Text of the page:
View Full Version : Best way to eliminate Dinoflagellates while switching tanks?

07/10/2017, 07:40 AM
I have been battling Dinos in my 30g cube for about a month now. my main course of action is currently cutting back my white spectrum to 4 hours a day and manual removal daily along with reduced water changes to let my nutrients creep up a little bit.

They are not TOO out of control as of now but they definitely do make a daily comeback during the photoperiod.

I know these suckers are the reason some people will completely break a tank down and start over. I just came across a killer deal on a 75G tank so I will have the opportunity to kill off the Dinos during the move!

So anyways I am looking for advice on the best way to make sure the Dinoflagelltes do not show back up in the new tank.

My current plan is to-
-Completely dispose of the current sandbed and start with fresh sand.
-Cycle the new tank with the majority of fresh dry rock, then dry out and possibly acid bathe or bleach the remainder of the live rock from my 30G and then reintroduce the rock after it has been cleaned and dried out.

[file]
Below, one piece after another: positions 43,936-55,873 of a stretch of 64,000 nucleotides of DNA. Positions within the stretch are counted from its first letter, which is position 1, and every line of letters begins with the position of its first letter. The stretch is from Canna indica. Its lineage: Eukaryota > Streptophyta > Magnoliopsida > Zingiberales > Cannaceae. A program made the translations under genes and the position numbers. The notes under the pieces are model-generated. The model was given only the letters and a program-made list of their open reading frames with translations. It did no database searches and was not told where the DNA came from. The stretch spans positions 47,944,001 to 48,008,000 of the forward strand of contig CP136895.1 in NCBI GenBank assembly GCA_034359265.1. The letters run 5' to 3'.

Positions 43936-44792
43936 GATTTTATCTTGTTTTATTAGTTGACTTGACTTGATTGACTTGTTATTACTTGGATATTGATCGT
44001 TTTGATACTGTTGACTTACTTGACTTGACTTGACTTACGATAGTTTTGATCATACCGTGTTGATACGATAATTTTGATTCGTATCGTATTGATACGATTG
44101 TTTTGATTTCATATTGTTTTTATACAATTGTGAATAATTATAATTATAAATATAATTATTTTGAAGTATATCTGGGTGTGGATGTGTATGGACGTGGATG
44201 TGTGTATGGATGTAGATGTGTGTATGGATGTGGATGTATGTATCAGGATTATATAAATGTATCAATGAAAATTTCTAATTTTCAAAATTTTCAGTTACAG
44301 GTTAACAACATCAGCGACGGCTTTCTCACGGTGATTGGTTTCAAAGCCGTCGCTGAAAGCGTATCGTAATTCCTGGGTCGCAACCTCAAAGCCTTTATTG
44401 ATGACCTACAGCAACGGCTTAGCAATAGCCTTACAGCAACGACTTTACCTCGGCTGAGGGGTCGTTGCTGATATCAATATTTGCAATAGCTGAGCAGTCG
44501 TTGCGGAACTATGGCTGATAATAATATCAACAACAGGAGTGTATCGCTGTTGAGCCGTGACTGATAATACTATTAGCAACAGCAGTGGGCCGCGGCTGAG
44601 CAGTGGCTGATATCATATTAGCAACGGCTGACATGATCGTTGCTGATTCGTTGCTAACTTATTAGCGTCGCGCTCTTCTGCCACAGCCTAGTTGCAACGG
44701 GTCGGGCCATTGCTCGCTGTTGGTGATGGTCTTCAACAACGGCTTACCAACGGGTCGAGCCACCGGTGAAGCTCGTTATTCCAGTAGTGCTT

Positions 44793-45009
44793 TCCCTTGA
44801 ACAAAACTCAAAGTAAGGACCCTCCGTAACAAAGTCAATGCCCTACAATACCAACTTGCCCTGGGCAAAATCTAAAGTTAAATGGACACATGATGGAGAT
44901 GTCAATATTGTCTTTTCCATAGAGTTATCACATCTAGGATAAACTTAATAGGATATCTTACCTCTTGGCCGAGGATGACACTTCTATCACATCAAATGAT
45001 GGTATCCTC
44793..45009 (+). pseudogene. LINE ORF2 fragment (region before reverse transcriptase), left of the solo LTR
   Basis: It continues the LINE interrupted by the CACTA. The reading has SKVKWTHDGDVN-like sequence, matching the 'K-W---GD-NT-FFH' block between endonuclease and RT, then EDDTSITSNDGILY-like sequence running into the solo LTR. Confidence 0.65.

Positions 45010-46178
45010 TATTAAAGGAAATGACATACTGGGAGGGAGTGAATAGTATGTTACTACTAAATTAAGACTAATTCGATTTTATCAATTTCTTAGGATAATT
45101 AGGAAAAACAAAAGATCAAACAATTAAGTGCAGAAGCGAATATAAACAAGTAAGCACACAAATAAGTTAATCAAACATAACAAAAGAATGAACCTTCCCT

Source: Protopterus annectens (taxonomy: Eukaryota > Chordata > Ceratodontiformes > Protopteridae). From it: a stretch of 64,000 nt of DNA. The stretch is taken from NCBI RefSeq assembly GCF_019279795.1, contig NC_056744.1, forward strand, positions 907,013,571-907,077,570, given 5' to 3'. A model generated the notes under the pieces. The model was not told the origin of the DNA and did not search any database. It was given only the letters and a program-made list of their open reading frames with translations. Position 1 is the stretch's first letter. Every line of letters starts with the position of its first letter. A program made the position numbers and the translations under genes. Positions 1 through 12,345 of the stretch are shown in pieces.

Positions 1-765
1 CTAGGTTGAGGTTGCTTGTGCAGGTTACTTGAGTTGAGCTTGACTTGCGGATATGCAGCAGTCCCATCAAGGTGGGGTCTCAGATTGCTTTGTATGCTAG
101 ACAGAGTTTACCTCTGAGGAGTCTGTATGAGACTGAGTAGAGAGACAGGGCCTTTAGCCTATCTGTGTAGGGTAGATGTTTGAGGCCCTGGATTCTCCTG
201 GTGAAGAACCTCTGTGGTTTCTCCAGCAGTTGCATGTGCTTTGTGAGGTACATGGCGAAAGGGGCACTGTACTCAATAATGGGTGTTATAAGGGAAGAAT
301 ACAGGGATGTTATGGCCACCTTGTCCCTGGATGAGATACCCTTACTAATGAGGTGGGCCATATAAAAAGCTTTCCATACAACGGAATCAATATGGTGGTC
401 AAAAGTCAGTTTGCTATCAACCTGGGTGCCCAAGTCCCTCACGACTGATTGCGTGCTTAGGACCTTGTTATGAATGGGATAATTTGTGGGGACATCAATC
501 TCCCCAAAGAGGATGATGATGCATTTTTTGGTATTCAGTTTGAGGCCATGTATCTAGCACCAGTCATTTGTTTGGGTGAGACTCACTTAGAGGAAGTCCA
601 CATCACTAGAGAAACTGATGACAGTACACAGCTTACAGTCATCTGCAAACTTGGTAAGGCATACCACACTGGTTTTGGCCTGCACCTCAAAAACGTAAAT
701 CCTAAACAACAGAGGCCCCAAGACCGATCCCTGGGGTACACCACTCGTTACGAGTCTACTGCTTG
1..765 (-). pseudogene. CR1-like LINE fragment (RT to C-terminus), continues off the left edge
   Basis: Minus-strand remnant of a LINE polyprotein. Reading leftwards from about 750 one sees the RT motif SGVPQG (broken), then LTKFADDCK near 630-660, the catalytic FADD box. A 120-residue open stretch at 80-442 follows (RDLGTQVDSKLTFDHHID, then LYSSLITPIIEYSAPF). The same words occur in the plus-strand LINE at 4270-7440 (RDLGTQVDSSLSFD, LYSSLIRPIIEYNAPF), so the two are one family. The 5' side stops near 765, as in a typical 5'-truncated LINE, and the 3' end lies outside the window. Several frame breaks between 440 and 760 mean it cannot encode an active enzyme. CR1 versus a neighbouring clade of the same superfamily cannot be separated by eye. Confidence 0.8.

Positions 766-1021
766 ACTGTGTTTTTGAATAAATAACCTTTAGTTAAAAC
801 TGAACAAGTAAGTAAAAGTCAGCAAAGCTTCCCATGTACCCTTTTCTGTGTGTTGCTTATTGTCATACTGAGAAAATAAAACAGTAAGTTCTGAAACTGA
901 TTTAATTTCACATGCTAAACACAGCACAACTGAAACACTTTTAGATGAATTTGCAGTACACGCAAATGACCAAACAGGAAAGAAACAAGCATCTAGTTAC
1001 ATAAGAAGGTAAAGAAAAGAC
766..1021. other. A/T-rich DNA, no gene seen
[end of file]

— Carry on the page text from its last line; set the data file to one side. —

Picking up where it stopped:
-Bleach and Vinegar bathe all equipment that will be transferred to the new tank. (skimmer,heater,powerheads)

questions I have are
-How can I eliminate the dinoflagellates from my corals and coral frag plugs?
(as far as I know they are microscopic organisms)
- I heard that freshwater kills dinos..? if so could I freshwater dip the corals during the move to kill them off?

Any tips, suggestions, or advice are greatly appreciated!

07/10/2017, 04:07 PM
Establish a healthy algae base. Dinos and algae compete for nutrients. But fish and crabs eat algae... they can't eat dinos.

IME, if you got dinos then you likely went super clean trying to remove all N and P to eradicate all algae and got flipped to the dark side. The first step back is to embrace algae and help it thrive.

07/10/2017, 04:29 PM
I would be careful with a freshwater dip for corals. Some might respond badly. A coral dip like the product from SeaChem probably would help a bit. I suspect that thick, fleshy corals would tolerate a freshwater dip better than something like an Acropora, but I'm not sure I'd dip either type.